Ms Merkel is said to be gunning to ensure a German takes over as the EU’s most senior official when the current Commission’s five-year mandate draws to a close next year.
According to reports in Berlin’s diplomatic circles, her ambitious vision goes further than previous suggestions she was happy to have a german takeover European Central Bank President Mario Draghi.
“The ECB is not the trop priority for Merkel, but the EU Commission,” a high-ranking government official told German newspaper Handelsblatt.
Jens Weidmann, Bundesbank president and a former economic policy advisor to Ms Merkel, is touted as a future successor to the ECB’s top job but only if the German leader wanted to occupy the position.
She appreciates her former advisor’s readiness to step up in the senior EU position, however, Mr Weidmann’s services will not likely be needed as Ms Merkel sets her sights on the Commission’s presidency.
The Commission has only had one German president; Walter Hallstein, who ruled the EU’s powerful executive from 1967.
Berlin is ready for another German at the EU’s helm as it hopes to create policy in a number of crucial areas, including eurozone reform, the German energy transition or the ongoing trade war with US President Donald Trump.
There are a number of potential German candidates who could appear on the table as the European People’s Party Spitzenkandidat – the process of selecting the European Commission’s president.
Under the controversial process, first used to appoint Mr Juncker, awards the Commission presidency to to party winning the most seats in the European Parliament.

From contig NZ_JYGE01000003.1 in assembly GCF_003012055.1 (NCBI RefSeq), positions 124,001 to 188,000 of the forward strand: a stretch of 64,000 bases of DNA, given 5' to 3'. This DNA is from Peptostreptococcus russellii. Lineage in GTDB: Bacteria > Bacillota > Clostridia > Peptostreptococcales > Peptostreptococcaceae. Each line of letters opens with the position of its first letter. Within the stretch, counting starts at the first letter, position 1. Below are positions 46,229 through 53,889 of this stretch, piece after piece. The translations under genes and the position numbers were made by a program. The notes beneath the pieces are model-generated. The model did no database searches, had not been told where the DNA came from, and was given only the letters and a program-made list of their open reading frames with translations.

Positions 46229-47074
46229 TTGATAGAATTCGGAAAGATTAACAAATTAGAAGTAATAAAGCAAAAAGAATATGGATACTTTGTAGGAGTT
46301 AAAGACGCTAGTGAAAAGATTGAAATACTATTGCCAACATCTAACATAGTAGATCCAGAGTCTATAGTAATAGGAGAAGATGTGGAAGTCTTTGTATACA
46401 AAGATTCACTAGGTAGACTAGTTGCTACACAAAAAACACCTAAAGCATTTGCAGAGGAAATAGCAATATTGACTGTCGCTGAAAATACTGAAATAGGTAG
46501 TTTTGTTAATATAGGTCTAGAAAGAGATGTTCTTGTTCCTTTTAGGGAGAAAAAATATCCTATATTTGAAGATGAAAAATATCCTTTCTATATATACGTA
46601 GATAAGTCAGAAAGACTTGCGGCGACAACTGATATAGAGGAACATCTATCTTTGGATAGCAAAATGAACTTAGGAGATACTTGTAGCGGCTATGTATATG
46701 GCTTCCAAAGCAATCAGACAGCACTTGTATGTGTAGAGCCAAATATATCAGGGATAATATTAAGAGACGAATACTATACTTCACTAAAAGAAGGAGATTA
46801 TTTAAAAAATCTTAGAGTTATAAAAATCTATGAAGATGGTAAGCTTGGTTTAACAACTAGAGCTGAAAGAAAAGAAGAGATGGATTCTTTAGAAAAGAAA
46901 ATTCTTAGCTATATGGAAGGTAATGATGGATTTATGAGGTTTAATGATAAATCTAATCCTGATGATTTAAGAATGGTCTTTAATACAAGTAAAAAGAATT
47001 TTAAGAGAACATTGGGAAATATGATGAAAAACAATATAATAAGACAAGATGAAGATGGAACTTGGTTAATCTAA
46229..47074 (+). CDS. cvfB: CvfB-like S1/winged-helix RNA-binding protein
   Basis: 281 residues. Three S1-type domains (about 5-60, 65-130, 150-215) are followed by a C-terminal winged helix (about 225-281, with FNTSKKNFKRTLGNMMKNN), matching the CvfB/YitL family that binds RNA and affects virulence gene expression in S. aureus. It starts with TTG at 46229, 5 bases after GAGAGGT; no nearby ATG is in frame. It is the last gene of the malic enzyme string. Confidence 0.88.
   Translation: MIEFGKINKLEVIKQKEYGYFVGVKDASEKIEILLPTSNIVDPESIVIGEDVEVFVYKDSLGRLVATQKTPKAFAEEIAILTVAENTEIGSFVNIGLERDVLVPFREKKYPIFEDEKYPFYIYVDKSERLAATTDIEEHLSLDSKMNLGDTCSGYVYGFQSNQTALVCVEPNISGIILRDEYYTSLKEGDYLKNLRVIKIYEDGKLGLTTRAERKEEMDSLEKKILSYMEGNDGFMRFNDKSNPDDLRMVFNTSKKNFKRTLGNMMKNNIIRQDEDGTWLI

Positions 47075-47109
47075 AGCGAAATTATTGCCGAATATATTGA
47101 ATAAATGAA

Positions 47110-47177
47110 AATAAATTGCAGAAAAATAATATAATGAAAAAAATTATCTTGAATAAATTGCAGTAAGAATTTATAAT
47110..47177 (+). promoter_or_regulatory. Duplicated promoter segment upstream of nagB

The conservative EPP are once again expected to bring home the most seats at the upcoming European parliamentary election in May 2019.
Manfred Weber has been touted as one of potential German candidates for the Commission presidency.
Already the EPP’s leader in the European Parliament, Mr Weber’s desire to take on the top EU job is an open secret.
Long-time ally of Ms Merkel, Peter Altmaier, is another name on the cards. A current minister for economic affairs and energy in Berlin and is one of the Chancellor’s most trusted advisors.
Much like Mr Juncker, he speaks a number of EU languages fluently and is happy to show off his German, English, Dutch and French lingual skills off during media appearances.
If successful, either candidate could come as a surprise as neither fit the usual profile of a Commission president.
Not since influential Frenchman Jacque Delor held the position for 10 years between 1985-1995 has a Commission president not been a national leader of an EU member.
EPP members former Irish prime minister Enda Kenny and former Finnish prime minister Alexander Stubb are also on the list of potential candidates from the current largest parliamentary party.
Ms Merkel’s hopes will likely come under the challenge of French president Emmanuel Macron, who is also hoping to have a countryman in the top role.
EU monetary affairs commissioner Pierre Moscovici and Brexit negotiator Michel Barnier are the most likely names to emerge from Paris.
The next Commission president will likely resume their role in November 2019, with Mr Juncker previously expressing his desire to step down from the top job after his five-year mandate comes to an end.